“In terms of examples of what the program can fund, there are several initiatives that FRRR has previously supported, which we think could inspire other communities. For example, Augusta Margaret River Clean Community Energy Incorporated received funding to undertake a dairy waste energy study, ahead of planning for an aggregated biogas and renewable power grid-connected facility. We’ve also funded free informative workshops on energy efficiency and renewable energy in small Victorian towns.

“You may have had a climate solutions project in mind for a long time but haven’t known where to go for support. We encourage people to think outside the box, reflecting on what your community needs most, to address and mitigate the impacts of climate change,” Ms Matthee said.

Applications for the Community Led Climate Solutions program close Thursday, 30 November 2023 at 5 pm AEDT. More information can be found at

By Nina O’Brien, Disaster Resilience and Recovery Lead

The call to action at this year’s Australian Disaster Resilience Conference is deeply apparent and has been reflected in most of the presentations, including my own – we must expand our understanding, balance investment, and elevate the voice of community, particularly First Nations people, to reduce the risks and impacts of a changing climate, and build collective resilience towards the increasing severity and frequency of disasters.

FRRR’s Disaster Resilience and Recovery Lead, Nina O’Brien, presenting at ADRC23

At FRRR, we are addressing this call to action by working deeply with local groups that are on the ground, working to enhance the preparedness and resilience of their remote, rural and regional communities. Programs like Disaster Resilient: Future Ready, as well as the thousands of grassroots, community-based projects we support through small grants like SRC Prepare and Recover , and others such as Rebuilding Futures, allow us to learn from local leaders about the needs and priorities of their communities, and how we can best support them to build local resilience and disaster recovery.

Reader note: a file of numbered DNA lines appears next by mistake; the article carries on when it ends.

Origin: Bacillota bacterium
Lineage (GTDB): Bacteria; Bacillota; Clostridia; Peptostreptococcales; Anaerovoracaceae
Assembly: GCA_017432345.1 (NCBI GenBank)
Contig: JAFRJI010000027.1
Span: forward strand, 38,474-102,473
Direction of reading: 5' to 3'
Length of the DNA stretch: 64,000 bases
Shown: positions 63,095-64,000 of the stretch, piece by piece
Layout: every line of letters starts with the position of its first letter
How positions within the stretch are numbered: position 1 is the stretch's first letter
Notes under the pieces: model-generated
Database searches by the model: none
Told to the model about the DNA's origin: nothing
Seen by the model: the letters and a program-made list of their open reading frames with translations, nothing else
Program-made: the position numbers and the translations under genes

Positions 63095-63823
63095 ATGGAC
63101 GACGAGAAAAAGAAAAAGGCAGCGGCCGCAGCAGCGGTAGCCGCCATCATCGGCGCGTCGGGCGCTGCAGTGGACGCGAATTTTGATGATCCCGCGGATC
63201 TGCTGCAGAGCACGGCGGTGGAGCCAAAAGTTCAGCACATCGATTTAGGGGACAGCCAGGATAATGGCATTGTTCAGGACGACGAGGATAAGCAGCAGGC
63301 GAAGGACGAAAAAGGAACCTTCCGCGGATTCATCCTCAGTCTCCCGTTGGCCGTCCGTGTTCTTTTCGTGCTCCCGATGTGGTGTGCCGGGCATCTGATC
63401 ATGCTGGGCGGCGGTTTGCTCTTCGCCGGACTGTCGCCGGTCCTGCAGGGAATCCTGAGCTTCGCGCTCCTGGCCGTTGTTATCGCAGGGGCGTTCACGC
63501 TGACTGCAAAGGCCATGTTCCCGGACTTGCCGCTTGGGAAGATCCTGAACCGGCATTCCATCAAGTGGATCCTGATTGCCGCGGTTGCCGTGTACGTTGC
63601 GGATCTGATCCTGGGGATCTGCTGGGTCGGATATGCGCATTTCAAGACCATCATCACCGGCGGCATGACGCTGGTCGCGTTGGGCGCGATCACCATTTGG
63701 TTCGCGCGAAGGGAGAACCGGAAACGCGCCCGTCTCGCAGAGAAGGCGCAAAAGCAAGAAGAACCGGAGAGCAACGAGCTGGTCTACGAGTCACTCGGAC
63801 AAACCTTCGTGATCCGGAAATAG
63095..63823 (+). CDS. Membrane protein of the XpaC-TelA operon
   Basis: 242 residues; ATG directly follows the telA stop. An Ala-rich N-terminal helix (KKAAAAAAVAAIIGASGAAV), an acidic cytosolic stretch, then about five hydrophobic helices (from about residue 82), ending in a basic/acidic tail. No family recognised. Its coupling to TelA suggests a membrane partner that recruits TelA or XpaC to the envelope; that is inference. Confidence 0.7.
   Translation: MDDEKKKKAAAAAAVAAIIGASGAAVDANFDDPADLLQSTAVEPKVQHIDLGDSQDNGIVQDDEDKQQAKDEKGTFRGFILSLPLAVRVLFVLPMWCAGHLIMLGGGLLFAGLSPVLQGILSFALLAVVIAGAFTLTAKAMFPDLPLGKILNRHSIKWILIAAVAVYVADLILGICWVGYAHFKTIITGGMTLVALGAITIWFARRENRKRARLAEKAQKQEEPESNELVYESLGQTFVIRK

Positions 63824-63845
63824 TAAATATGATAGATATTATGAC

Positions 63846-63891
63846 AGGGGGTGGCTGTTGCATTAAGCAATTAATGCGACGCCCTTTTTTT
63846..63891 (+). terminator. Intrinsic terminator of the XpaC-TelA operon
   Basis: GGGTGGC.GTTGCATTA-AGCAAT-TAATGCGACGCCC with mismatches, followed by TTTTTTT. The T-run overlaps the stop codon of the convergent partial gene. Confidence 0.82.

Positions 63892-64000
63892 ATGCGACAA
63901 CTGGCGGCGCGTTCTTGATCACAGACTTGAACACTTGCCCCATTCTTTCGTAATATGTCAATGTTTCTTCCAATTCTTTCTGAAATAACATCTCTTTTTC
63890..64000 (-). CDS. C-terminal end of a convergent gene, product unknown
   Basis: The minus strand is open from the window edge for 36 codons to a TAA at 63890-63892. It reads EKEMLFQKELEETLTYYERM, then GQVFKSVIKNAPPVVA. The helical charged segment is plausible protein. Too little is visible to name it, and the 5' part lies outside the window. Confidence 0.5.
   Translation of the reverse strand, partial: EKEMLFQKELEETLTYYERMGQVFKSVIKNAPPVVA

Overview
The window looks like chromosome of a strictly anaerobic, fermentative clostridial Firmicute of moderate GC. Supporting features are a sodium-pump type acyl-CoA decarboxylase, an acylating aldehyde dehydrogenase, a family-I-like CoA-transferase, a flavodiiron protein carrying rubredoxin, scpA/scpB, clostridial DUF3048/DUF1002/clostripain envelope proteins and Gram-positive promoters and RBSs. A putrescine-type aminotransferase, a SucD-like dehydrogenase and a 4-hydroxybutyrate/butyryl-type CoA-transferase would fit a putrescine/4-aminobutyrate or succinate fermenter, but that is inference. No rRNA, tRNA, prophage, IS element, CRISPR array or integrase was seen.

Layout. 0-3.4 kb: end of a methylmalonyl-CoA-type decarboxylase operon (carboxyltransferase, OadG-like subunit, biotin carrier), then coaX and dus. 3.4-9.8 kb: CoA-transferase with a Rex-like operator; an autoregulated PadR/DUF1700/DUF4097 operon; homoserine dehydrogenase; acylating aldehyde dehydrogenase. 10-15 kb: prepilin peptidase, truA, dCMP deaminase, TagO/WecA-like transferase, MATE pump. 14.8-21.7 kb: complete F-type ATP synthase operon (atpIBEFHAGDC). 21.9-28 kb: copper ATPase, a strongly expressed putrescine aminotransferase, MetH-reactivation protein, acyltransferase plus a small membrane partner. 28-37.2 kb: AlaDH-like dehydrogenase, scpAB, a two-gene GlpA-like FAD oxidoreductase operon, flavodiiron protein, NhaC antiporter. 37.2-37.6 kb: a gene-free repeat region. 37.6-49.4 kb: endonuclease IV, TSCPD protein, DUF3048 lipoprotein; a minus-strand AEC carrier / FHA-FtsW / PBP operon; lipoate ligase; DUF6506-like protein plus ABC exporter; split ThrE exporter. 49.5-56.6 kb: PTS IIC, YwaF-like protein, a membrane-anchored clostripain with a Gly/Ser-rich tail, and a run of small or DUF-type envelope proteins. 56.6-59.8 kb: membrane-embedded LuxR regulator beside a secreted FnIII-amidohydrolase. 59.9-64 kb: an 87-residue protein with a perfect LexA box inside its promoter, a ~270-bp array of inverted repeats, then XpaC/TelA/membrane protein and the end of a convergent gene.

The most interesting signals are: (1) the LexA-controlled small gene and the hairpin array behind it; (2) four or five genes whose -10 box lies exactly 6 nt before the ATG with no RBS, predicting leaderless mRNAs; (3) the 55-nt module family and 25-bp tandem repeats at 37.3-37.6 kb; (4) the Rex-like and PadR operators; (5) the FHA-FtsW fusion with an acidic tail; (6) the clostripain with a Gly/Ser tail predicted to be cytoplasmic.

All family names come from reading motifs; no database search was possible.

My presentation spoke of the importance of balanced investment in people and processes, not just products and ‘things’ across the entire disaster cycle, with a specific focus on preparedness. Social, cultural, political, and human capital are equally as vital as built, financial and natural capital in bolstering resilience. This approach takes a holistic view that acknowledges the interconnectedness of all these facets of community life.

This is why I advocate that we must shift our focus from (often) the disproportionate investing in products and things (hard infrastructure, as we often refer to it) to prioritising people and processes (or the soft infrastructure).

Ultimately, it is the people and processes that really make communities tick and make a difference in effective disaster response, recovery, and preparedness.

This is reinforced by the findings of ongoing research that FRRR has commissioned alongside our learning partner, University of Sydney.

“Working in a community led way to build local resilience means that local community members act as equal decision makers with a range of other stakeholders (local government, emergency services, service providers, business) to address issues which are priorities for that community. Rather than a top-down approach, where decisions are made outside a community or are made by government or other formal authorities, community led resilience building starts and continues with listening and collaborating on the priorities of community members. Genuine ownership by the local community requires their active involvement in all aspects of resilience building, not merely consultation.”